Throughout American history, especially during the Reconstruction-Era of history, laws have been passed to ensure that all citizens are treated equally and are given the same rights and benefits, regardless of race or privilege.  In the 1860’s and 1870’s, programs were started, funded, and run by the government in an attempt to give everyone equality.  In the 1964, the Civil Rights Act of 1964 passed, reinforcing and spelling out the ideals set forth in the Fourteenth Amendment.  The Supreme Court did not rule against these laws and actions to support equality among the people.  To take away college’s ability to use race as a factor in admission, would be to take away another way for minorities to be successful and equal in reality, rather than just on paper.
 
II. Fourteenth Amendment
The Fourteenth Amendment of the Constitution states that all native born or naturalized citizens are entitled to “equal protection of the laws.”  All citizens of the United States are entitled to the same opportunities and experiences and if some of those citizens are deprived of those opportunities through racism, financial hardships, and discrimination, it is the responsibility of the state to assist those who are being discriminated against.  Everyone is created equal in the eyes of the law, but people are not born into equal situations.  The Fourteenth Amendment was established in order to help ex-slaves truly become citizens.  Standardized test scores are not the most accurate predictors of student achievement.  Standardized tests reflect how well the student takes tests and how well the school they attended prepared them.  When ethnicity and background are not factored into the college application process, many smart, capable students are denied access due to attending schools with higher poverty levels and being ill prepared for the standardized tests.  Through no fault of their own, these children don’t get the chance to show their true potential.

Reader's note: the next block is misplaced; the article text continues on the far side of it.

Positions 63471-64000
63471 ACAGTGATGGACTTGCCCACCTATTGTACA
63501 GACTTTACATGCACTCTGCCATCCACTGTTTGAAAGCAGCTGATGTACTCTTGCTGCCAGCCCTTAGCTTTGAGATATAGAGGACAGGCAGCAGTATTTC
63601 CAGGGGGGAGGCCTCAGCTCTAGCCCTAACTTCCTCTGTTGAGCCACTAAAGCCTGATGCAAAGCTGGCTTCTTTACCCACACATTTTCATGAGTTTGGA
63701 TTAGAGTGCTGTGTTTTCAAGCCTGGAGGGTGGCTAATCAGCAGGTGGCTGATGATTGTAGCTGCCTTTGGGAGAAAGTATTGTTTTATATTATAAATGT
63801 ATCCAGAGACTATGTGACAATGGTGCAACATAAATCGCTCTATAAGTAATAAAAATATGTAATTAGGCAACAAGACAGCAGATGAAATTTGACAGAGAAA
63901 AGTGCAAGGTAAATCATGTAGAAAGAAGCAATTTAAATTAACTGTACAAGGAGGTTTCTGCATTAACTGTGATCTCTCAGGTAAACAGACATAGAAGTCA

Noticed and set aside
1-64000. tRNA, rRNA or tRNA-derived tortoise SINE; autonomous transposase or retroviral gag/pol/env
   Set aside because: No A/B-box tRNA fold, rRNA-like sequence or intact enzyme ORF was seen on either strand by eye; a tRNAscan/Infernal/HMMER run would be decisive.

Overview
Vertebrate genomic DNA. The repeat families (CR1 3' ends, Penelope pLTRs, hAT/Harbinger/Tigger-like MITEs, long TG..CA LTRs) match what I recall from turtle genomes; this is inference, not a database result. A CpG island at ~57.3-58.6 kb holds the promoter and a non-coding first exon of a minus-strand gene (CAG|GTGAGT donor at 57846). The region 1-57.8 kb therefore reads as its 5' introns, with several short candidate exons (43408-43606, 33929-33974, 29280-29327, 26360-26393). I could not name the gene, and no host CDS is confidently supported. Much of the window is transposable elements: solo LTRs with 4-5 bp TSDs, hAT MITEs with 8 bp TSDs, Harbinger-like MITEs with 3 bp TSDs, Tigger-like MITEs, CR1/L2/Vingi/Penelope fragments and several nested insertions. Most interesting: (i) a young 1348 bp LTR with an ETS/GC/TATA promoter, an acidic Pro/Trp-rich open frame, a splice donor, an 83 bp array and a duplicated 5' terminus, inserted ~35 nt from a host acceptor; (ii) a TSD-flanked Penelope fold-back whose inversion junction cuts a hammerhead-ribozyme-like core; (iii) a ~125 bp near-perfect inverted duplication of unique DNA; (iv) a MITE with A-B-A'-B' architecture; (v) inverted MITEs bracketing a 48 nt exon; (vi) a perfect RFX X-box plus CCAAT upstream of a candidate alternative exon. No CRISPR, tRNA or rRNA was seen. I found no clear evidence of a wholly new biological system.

Imagine two average students who go to different public schools, one who lives in a nice school district and one who lives in a low income school district.  Statistically, in Texas, in most of the larger cities, minorities make up a larger percentage of the impoverished population than white citizens (http://www.texastribune.org/library/data/demographics-poverty-texas-2011/).  The student from the poorer school will statistically be more likely to have a lower standardized test score than the student from the higher income school district.  The students of these lower income school districts are at a disadvantage when it comes to standardized testing.  These schools are underfunded, making it difficult for teachers to offer the latest technology and resources that are available to the higher income school districts.  These low income school students may also live in communities where the literacy abilities of the adults is less than par, where they grow up hearing and learning improper language skills at home and in the classroom.  Taking these factors into consideration it is clear why the academic achievements can suffer in these communities. Two students with the same intellectual ability, attending different schools in different districts, can score drastically different on standardized tests. Low test scores do not necessarily mean low intelligence.  The best way to fight poverty is with education, and the higher the education, the more benefits will be reaped.  Giving these minorities the same higher education opportunities as non-minorities will benefit these students and the community as a whole.